Today, we are fortunate to welcome another guest article from Ashley Douglas. Ashley is an Edinburgh-based researcher, writer, and translator working in Scots, Gaelic, Danish, and German. She specialises in Scots original research, writing, translation, style guide and glossary development as well as talks & consultancy. Her areas of special interest include Scottish history and archaeology, politics, linguistics, queer history and culture. Ashley wrote previously about the ‘Spirit of Scots’ language, and you can read the full article here.
Follow Ashley on Twitter or by visiting her website here.
Scotland’s linguistic landscape – Scottish Standard English and Scots
Do you know your language varieties from your languages? Your dipthongs from your monopthongs? The difference between code-switching and bilingualism?
Scotland’s linguistic landscape, made up predominantly of the language variety that is Scottish Standard English and the language that is Scots, is a good place to start to get your head around these concepts – which are crucial to understand if seeking localisation or translation services in a Scottish context.
Varieties of Global English
If Global English is defined as ‘the whole English language in all its varieties, everywhere, and all its users…’, then Scottish Standard English (or ‘SSE’) is the national variety of pluricentric Global English spoken and written in Scotland.
At its most basic, it can be described as English with a range of uniquely Scotland-specific features that distinguish it from other World Englishes, including: accent (phonology), words (vocabulary), grammar and syntax (the way that sentences are formed), and idiom (sayings, specific use of words, etc).
Another variety of Global English is the standard English of (south-east) England, which is also referred to as ‘RP (Received Pronunciation) English’ or ‘The Queen’s English’.
US English is another example of a variety of Global English; although accents differ across states, it is English spoken with significantly unifying US phonology and US-specific grammar, idiom and vocabulary (e.g. fall/autumn, vacation/holiday, line/queue, pants/trousers).
As a non-English example of similar language varieties, we might think of the German, Austrian, and Swiss national standard varieties of the German language.
Scottish Standard English
So, what are the features of Scottish Standard English, as a distinct national variety of Global English?
Let’s start with some of the key distinguishing phonological (accent) features, explained in contrast to the standard English of England; where ‘English’ is used from now on, it refers to that variety.
- SSE is rhotic, meaning that ‘r’ sounds in the middle and at the end of words are pronounced. In English, by contrast, which is not rhotic, these are pronounced as essentially one long vowel sound. Compare the disyllabic rhotic pronunciation of the words ‘girl’ or ‘world’ in a Scottish accent, for example, with its elongated vowel pronunciation in English. Interestingly, where English speakers pronounce Scots words that appear in Scottish Standard English, such as ‘kirk’ (church), they apply English pronunciation – so ‘kirk’ will sound like it has one long vowel in the middle, where an SSE speaker will pronounce it with a rhotic ‘r’.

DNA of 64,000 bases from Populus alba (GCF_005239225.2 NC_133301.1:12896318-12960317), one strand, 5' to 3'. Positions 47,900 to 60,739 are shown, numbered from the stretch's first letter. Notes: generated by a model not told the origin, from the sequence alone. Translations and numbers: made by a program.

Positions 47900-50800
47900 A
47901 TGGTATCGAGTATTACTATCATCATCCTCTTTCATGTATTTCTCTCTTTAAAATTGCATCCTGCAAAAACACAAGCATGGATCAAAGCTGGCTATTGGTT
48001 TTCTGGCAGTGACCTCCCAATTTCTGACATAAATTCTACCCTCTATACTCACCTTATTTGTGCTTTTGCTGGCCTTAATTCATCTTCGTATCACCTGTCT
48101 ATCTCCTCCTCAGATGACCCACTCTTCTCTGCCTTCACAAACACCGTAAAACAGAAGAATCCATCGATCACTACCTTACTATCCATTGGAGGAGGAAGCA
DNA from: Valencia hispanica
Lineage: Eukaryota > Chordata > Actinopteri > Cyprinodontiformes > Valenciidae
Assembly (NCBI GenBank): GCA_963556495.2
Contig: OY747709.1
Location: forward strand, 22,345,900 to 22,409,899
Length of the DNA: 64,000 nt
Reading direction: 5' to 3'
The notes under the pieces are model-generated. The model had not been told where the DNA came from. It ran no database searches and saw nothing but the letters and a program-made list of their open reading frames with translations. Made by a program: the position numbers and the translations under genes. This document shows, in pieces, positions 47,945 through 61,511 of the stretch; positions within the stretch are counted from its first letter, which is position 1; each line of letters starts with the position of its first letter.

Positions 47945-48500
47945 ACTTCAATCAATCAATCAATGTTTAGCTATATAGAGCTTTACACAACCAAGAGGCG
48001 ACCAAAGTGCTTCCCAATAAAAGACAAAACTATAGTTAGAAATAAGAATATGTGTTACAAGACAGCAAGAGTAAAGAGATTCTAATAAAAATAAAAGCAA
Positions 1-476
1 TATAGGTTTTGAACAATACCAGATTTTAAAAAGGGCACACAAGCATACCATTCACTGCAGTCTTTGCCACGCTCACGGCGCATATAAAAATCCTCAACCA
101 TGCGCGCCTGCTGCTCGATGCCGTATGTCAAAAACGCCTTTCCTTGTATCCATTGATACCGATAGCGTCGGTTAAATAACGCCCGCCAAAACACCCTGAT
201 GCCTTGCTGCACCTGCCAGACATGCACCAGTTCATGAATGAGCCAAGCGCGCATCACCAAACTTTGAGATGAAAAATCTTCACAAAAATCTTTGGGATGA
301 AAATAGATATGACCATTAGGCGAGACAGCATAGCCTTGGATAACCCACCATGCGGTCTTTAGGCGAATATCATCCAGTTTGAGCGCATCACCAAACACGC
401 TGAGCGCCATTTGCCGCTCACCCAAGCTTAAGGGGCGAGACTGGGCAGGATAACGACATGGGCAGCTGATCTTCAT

- SSE also has highly distinct vowel sounds. For example, the vowel sounds in words such as ‘go’, ‘know’, and ‘slow’ are short, sharp, and monopthong; in English, these are elongated diphtong vowel sounds. Consider also the apocryphal tale of the English textbook used in primary schools that warned pupils to be careful not to confuse the preposition ‘for’ and the numeral ‘four’, as they were homonyms. This may well be the case in the standard English of England, but it greatly confused Scottish children, for whom, although written the same, the two words are highly distinct, with different vowel sounds, and ‘four’ also being disyllabic. (In Scots proper, the two words are even more different: ‘fur’ vs ‘fower’).
- The fricative ‘ch’ sound is also a defining feature of SSE pronunciation, as heard in words such as ‘loch’ and ‘broch’ and place names such as ‘Kinloch Rannoch’; English speakers pronounce these as ‘k’. (Note that, where the ‘ch’ sound in SSE is limited to high-frequency vocabulary and place names, it is far more widespread in the Scots language proper, appearing regularly in all sorts of part of speech, but essentially, wherever English orthography has ‘-gh’; e.g. licht, thocht, delichtit.).
- SSE (and Scots) speakers often aspirate wh-words, such that there is a difference in pronunciation between ‘which’ and ‘witch’, with aspiration on the former.